More than anything I want him to phone me now, to interrupt this, to help me understand. The woman is speaking quickly but every detail is clear; it is not the wild jumble of a psychotic, nor the monotonous tone of the depressive.
'The doctor was nice, he wore a suit, he asked my son many questions. He asked to talk to him privately. Well, I said ...' You would think there'd be a pause here, but she has clearly developed her gift for making her sentences run on. 'We tried another doctor, recommended by someone else ... Now, of course, my husband and I are having our difficulties ...'
I can see her eyes taking in my hand on the door handle; this is a look from her, not a glance, but my obvious desire to escape has no effect.
She begins to do this terrible thing. To prove to myself that I don't lack courage, I attempt to interrupt, opening my mouth to take a breath, but with hardly the first word out of my throat she raises her finger at me and says, 'Just let me finish.'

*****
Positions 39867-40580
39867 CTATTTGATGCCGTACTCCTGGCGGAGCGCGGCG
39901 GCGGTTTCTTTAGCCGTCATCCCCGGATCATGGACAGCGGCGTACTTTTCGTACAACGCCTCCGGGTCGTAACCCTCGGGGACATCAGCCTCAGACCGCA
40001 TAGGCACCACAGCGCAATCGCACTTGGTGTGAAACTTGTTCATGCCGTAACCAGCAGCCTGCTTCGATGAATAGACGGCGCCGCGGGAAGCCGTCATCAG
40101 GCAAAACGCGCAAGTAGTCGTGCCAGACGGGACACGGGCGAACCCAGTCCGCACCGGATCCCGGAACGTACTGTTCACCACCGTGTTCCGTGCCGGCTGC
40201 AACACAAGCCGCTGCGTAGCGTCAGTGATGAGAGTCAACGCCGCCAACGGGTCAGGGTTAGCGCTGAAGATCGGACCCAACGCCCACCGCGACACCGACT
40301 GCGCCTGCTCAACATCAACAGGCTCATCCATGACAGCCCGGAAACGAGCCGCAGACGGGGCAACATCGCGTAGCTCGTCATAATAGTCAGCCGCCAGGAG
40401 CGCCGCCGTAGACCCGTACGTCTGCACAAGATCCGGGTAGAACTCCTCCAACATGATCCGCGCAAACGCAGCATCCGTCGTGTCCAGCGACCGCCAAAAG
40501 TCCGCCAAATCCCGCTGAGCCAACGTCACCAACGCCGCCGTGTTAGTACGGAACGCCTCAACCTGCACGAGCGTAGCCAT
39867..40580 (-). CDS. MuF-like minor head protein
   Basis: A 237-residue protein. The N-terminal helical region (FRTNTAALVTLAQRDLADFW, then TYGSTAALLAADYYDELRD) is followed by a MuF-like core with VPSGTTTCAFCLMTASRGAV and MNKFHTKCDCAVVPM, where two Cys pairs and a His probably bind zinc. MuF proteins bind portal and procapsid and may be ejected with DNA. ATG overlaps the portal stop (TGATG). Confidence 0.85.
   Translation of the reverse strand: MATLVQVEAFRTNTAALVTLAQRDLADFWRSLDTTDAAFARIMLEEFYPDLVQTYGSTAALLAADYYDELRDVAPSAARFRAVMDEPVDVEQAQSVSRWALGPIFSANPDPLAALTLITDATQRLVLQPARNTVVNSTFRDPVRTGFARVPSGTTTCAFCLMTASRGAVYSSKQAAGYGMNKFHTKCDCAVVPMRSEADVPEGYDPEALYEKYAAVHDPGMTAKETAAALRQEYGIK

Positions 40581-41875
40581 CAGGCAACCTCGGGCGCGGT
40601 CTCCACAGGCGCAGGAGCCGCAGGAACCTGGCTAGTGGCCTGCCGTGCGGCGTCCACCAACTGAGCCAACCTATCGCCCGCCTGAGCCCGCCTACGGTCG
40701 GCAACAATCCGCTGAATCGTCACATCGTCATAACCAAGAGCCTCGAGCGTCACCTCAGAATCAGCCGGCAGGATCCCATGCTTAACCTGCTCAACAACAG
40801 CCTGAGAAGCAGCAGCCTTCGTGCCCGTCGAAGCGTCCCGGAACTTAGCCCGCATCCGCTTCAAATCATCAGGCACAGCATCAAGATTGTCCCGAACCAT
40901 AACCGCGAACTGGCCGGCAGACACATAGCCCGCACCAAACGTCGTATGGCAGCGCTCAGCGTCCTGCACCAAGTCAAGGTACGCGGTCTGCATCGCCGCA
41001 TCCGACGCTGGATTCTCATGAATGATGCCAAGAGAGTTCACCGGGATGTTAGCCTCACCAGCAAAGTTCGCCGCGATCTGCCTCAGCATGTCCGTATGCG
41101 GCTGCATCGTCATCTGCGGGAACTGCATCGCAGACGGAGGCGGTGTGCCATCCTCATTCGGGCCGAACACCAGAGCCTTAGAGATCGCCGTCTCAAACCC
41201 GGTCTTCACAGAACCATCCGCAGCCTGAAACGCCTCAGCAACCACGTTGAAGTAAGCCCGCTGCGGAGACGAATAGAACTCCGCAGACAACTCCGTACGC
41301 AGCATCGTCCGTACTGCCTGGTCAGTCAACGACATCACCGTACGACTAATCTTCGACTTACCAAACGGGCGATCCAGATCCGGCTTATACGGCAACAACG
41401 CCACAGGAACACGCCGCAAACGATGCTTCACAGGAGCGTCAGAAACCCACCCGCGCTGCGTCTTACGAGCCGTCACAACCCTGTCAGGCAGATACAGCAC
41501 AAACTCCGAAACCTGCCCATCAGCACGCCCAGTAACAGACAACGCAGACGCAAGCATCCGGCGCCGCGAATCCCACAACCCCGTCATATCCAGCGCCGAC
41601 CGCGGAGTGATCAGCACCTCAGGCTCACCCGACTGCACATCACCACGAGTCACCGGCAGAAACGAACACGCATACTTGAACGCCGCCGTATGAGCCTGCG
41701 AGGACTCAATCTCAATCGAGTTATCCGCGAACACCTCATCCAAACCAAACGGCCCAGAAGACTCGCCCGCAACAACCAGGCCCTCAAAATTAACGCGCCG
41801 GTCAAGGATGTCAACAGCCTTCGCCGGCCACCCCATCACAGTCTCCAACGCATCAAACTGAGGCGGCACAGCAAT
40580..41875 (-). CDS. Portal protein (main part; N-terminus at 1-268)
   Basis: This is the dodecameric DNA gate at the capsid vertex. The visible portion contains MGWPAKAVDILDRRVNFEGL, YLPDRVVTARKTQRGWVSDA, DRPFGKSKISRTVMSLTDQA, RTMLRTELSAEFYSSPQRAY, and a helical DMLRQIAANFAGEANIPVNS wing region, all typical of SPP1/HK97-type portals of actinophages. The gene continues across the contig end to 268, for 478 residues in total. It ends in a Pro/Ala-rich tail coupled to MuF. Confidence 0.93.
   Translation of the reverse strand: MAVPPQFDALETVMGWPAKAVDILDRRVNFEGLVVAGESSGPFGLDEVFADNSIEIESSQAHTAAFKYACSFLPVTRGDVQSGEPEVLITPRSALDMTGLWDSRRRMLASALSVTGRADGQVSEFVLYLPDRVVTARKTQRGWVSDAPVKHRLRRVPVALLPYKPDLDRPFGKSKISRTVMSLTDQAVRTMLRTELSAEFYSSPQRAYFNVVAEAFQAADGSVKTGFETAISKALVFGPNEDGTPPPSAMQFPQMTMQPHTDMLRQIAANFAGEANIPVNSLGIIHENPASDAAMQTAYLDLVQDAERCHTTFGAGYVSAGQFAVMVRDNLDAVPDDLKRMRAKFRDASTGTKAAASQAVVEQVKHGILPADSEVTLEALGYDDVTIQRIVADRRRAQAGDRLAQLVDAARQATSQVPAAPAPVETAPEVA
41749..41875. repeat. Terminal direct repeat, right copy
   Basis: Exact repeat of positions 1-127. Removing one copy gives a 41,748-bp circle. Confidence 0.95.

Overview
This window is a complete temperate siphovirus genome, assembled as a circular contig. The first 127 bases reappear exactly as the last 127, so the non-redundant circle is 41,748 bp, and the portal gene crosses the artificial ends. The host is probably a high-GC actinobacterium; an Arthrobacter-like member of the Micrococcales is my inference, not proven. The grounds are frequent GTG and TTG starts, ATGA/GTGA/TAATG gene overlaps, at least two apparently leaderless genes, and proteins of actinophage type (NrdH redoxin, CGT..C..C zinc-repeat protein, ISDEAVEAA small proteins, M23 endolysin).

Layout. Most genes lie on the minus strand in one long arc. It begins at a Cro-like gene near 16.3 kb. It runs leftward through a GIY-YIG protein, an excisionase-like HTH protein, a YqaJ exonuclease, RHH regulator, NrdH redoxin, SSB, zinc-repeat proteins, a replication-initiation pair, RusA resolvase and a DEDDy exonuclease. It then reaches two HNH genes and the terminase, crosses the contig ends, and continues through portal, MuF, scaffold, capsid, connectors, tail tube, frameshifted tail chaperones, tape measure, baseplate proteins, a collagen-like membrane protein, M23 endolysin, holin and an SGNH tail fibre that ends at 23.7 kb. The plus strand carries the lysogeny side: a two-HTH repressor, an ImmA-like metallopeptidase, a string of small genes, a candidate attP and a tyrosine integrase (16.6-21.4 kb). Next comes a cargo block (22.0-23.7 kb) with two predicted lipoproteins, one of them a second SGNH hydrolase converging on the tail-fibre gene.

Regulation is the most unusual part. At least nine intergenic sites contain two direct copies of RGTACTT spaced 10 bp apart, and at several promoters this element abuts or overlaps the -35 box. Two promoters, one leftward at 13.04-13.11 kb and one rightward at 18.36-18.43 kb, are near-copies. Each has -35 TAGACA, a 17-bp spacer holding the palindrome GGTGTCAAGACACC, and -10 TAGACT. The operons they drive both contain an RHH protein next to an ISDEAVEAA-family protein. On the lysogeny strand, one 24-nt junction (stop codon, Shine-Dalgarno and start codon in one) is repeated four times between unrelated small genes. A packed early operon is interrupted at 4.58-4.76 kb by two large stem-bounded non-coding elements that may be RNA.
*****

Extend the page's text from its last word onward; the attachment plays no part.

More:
This must have been going on for fifteen or twenty minutes. Is there something about me which invites such abuse? What would it be? How could she have picked it up when I have never spoken to her before?
After an hour—yes, an hour—I am becoming claustrophobic; I cannot speak, cannot make myself heard. Unsaid words are throttling me. Something in my right eye is vibrating. My breathing is shallow, my legs feel crushed. Surely she can hear that I am angry, and see that she is assaulting me, that I am being crushed under an injustice. But I am mesmerised. My husband would say that this must have happened to me before, yes with mother, in the kitchen, or on the phone, and sometimes with friends, but does it follow that I want this all the time?